Sensei Shugoro Nakazato earned his 9th Dan almost 20 years after he started training in karate, this rank was presented to him by Sensei Choshin Chibanana.  In 1969, Sensei Nakazato became the president of the “Okinawan Shorin-Ryu ShorinKan Karate-do Kyokai”  and was then promoted to 10th Dan in 1980. 

Sensei headed the Okinawan karate delegation and was asked to give a special performance at the 1996 Olympic Games held in Atlanta, Georgia. In May 1999, he led an Okinawan seminar delegation of High ranking Okinawan Karate-ka to the United States promoting The 1st Okinawa Traditional Karatedo & Kobudo World Tournament. Durring the 1996 Olympics in Georgia Sensei Nakazato demonstrated and introducted the Kata now known as Gorin.

Sensei Shuguro Nakazato received the title of “Intagible Cultural Asset”, or Kenmukei Bunkazi, in August 2000.  Then he received the “Order of the Rising Sun with Gold and Silver Rays”, Asahi Soukou Sho, from the Japanese Prime Ministers under the direction of the Emperor of Japan.

Sensei Minoru Nakazato
Sensei Minoru Nakazato

In August 2016 Sensei Shugoro Nakazato passed, and left the Shorin-ryu Shorinkan in the hands of his son, Sensei Minuro Nakazato

Kyoshi Noel Smith
Kyoshi Noel Smith

Sensei Noel Smith

Sensei Noel Smith then 4th degree black belt in a martial art known as Okinawan Shorin-ryu. He had only one goal in mind, to teach the martial art of Karate-do as he learned it in Okinawa from Sensei Shugoro Nakazato to students in Virginia Beach.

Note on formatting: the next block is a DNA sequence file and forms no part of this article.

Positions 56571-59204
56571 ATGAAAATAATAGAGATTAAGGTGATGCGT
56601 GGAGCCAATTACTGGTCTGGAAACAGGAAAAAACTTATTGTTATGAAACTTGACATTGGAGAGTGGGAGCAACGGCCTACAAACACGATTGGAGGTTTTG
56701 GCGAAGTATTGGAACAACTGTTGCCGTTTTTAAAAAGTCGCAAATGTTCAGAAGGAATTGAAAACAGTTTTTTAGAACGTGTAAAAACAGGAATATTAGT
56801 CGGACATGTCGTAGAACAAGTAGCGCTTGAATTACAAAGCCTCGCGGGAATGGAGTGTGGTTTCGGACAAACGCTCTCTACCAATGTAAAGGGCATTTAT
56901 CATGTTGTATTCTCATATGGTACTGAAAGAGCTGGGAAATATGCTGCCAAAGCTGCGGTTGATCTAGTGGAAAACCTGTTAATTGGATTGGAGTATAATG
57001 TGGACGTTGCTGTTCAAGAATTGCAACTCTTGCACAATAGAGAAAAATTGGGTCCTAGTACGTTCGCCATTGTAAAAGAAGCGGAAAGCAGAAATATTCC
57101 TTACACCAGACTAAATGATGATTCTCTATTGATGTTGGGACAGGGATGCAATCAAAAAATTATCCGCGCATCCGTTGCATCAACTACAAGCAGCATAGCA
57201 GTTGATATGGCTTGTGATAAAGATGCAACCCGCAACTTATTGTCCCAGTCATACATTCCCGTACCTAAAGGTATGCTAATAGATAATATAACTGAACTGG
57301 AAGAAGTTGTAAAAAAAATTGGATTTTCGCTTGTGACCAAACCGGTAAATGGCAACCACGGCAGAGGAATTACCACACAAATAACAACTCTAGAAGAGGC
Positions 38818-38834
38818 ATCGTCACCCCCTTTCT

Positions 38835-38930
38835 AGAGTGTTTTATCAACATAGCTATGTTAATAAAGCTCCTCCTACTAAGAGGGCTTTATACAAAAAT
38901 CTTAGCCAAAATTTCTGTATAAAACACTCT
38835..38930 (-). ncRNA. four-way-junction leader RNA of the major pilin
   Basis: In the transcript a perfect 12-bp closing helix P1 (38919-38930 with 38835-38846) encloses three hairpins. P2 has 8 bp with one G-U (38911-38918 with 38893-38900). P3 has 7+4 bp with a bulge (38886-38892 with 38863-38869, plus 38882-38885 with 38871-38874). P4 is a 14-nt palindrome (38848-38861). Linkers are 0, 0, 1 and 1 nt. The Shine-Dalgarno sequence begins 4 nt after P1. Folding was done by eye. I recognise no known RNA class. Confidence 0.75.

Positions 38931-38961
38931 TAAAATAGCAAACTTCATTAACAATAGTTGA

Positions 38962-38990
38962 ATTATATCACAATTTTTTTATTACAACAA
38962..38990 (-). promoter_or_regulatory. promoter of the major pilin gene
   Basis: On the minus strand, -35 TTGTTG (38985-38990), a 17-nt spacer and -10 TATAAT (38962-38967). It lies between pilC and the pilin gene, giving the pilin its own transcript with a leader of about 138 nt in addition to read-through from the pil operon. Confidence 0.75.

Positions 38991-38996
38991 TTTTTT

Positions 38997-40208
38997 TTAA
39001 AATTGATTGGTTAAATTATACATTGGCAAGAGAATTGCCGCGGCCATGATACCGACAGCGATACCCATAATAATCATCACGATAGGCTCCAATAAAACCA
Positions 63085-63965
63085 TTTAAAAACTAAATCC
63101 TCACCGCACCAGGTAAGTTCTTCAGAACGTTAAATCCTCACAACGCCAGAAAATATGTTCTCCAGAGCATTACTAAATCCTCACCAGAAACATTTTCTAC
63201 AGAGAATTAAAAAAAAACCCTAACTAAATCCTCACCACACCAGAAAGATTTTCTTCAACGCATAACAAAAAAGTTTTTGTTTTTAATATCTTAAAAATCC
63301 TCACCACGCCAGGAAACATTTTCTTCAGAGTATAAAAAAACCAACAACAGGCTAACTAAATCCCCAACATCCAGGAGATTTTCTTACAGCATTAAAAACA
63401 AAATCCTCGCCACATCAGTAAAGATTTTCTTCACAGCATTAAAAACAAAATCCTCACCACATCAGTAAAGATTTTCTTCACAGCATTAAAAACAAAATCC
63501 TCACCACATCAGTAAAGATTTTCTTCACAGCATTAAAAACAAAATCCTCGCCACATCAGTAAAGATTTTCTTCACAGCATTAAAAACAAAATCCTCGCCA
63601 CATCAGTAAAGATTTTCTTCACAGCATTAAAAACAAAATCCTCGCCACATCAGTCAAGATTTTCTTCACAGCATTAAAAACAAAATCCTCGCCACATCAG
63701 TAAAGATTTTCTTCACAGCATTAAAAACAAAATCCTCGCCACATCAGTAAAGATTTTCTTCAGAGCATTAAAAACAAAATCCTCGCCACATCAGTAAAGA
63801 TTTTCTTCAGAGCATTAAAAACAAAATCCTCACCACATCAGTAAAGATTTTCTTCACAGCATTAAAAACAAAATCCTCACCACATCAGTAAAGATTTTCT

Sensei Smith began his study of Kobayashi-te Okinawan Shorin-Ryu karate while stationed in Okinawa during the Vietnam war. Since the early 1970’s the Dojo has produced many champion Karate-ka over the years, while focusing on traditional Shorin-ryu karate techniques and rooted in the Budo philosophy.
Sensei Smith likes to say that “we teach Karate in the way it was intended”. This means that while most schools simply teach their students to try to land a quick punch for competition, OBI Karate focuses on logical fighting and defense first. After all this is the art of self defense and protection.
Our training is based on tried and true process developed over hundreds of years on the island of Okinawa. Through Kata and sparring we develop our abilities to control our bodies & our minds. Our curriculum is small, only 15 kata but within these kata are all the tools needed to defend and protect yourself, in addition there are other benefits of practicing this art. Kata is a wonderful system to develop cardiovascular strength, lose weight and strengthen your body.

Sensie Noel Smith teaches both Karate “Open Hand” as well as Kobudo or weapons. Our weapons curriculum covers Nunchucku, Sai, Bo, Eku, Tonfa & Kama our only bladed weapon.
In the Early 1970’s he was instrumental in helping Sensei Shugoro Nakazato create and set up the Shorin-ryu Shorinkan association.
it is now one of the largest Karate associations in the world.